Alcohol misuse kills 130 people in Sheffield every year, new figures reveal.
The figures, released by Sheffield Council, show than men are affected most, with around 100 dying every year.
Sheffield Council released the statistics as its cabinet prepares to discuss a new alcohol strategy drafted for the city for the next four years.
Plans include screening more people for problems earlier on, encouraging more people to take up treatment and working with partners to help make Sheffield safer for those on nights out in the city.
Councillor Cate McDonald, Cabinet Member for Health and Social Care, said: We have made it easier to access alcohol support services in Sheffield so that more people will use them. There’s also a strong recovery community and anyone affected by alcohol issues is welcome.
“Our plans for the next four years include identifying people affected by alcohol earlier on so treatment can be offered to stop problems from getting worse. We will also continue to work with other services and explore new ways to tackle the problems.
“Our aim is to reduce the harm caused by alcohol in Sheffield to keep more people safe and living well.”
The strategy will be discussed next Wednesday.
Danny, a recovering alcoholic from Sheffield, has been affected by alcohol for 16 years.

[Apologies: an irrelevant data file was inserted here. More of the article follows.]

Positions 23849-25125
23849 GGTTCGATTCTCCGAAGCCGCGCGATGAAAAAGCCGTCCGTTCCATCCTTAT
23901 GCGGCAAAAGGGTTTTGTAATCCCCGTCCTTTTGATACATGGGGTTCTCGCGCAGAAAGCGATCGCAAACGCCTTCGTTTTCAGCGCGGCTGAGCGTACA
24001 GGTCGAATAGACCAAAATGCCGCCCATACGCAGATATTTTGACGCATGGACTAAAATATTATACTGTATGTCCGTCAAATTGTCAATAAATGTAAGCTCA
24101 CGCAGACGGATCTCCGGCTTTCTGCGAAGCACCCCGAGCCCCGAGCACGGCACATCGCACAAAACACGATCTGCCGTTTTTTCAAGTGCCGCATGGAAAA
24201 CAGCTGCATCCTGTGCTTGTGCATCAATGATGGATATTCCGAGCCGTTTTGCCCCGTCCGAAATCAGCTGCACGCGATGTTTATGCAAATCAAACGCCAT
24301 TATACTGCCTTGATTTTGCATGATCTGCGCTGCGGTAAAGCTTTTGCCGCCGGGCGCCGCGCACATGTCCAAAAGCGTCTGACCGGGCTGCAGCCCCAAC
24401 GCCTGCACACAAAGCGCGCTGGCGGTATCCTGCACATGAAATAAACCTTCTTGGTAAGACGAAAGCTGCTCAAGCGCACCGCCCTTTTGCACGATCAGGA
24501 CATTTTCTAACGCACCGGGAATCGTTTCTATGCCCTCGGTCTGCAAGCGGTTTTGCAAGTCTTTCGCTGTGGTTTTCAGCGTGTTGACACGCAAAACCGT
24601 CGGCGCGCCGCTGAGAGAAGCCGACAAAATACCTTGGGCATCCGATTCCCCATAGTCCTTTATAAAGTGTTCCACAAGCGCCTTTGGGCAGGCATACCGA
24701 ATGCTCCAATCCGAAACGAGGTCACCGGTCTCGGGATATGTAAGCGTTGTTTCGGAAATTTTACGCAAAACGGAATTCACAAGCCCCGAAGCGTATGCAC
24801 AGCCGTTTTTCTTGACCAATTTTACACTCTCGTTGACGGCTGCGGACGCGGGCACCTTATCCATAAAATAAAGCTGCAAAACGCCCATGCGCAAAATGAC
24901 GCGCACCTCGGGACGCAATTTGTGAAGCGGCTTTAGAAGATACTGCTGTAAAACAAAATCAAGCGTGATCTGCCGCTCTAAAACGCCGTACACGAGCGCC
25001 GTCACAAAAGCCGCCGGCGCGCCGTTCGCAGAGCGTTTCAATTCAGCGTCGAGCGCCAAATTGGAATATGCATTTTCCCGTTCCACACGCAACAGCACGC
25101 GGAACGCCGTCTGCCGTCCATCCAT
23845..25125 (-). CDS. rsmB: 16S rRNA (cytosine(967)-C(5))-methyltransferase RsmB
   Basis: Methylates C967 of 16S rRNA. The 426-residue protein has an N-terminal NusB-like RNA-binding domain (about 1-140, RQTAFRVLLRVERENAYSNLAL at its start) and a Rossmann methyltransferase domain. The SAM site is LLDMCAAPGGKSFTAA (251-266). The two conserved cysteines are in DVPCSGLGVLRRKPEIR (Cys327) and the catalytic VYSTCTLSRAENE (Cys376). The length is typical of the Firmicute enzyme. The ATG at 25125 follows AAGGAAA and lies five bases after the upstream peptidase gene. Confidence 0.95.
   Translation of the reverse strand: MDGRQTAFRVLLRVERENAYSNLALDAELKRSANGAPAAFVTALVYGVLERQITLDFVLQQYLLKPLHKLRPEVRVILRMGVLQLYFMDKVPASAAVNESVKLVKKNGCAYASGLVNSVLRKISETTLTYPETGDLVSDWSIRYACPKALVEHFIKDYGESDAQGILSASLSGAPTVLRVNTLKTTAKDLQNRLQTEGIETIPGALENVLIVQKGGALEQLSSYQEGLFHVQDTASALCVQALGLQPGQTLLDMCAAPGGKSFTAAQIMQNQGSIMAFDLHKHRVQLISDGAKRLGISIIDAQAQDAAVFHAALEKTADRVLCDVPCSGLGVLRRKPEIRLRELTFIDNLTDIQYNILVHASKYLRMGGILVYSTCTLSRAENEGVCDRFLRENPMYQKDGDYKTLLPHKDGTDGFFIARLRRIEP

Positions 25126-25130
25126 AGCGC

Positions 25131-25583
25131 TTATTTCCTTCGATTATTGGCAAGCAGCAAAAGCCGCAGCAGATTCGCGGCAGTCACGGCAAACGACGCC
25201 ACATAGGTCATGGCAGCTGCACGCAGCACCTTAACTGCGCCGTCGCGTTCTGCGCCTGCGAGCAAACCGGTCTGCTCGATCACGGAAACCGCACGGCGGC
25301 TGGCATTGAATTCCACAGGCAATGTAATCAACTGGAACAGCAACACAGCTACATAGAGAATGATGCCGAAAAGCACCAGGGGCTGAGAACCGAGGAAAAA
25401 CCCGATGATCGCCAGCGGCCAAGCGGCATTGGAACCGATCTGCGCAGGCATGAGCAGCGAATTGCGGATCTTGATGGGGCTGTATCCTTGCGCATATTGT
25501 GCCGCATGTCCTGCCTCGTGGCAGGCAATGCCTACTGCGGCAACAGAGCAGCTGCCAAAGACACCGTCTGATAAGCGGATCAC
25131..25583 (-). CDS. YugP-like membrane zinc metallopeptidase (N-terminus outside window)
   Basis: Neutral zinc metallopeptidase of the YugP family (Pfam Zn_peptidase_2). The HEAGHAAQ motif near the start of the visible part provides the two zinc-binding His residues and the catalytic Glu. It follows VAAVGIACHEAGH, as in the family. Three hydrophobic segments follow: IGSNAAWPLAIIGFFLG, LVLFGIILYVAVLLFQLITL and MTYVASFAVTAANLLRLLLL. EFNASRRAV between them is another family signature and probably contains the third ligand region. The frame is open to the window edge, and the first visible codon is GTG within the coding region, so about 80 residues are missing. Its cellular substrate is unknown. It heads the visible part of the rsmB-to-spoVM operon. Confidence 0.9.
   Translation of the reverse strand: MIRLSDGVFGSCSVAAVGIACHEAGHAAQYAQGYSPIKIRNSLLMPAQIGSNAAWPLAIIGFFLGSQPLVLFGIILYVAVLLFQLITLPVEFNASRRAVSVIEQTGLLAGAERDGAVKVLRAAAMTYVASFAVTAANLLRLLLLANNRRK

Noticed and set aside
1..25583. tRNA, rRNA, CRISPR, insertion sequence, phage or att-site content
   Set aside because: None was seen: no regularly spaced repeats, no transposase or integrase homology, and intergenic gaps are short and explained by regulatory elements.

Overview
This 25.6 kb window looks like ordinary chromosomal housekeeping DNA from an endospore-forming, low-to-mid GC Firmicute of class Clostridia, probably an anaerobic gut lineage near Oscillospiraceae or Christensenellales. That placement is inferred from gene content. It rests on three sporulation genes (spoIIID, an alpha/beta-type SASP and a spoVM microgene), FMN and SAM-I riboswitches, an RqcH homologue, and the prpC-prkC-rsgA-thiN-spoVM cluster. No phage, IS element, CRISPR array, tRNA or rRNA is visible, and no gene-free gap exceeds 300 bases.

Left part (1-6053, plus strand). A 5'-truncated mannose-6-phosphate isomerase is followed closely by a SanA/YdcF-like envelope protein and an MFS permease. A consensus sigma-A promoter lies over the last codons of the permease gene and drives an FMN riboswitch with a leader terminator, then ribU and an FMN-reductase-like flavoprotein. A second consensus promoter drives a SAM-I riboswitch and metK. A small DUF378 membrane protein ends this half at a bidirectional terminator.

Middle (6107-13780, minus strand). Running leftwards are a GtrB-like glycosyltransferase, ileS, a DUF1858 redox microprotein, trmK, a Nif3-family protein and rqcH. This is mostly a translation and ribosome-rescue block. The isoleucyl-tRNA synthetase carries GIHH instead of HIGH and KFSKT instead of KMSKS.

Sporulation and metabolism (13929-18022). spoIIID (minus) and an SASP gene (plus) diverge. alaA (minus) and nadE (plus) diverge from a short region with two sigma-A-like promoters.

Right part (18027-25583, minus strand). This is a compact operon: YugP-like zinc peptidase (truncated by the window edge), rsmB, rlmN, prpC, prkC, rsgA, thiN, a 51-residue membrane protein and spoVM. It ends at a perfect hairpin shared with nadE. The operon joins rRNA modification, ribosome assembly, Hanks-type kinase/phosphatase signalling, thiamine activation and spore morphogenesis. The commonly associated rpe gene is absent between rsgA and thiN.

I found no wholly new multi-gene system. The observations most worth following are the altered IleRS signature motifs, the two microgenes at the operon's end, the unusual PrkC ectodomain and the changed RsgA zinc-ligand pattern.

He said: “I had a normal upbringing in Sheffield, was an average pupil at school and did an apprenticeship.
"I joined the Army when I was 20 years old, I finished my career in the Army 22 years later, and found the transition to civilian life very difficult, and that’s when my drinking started to get out of control.
“It wasn’t a problem as I saw it at first, it just started to increase. But by 2009 I was starting to drink 24/7 and my life was being run by alcohol.”
“There are a lot of people out there with addiction problems. I don’t want people to go through the same nightmare as I did if possible. You come out of the other end battered and bruised, but it is well worth the effort to get sober. I’m telling my story now, so that hopefully others will realise you can come through it, there is help out there. Use it.
“You’ve got to admit to yourself that you’ve got a problem and only you can do that. And if you are wondering if you’ve got a problem then you probably have. Get yourself help and go to a meeting. You’ll be welcomed with open arms.”
Anyone worried about their alcohol use should call 0114 226 3000.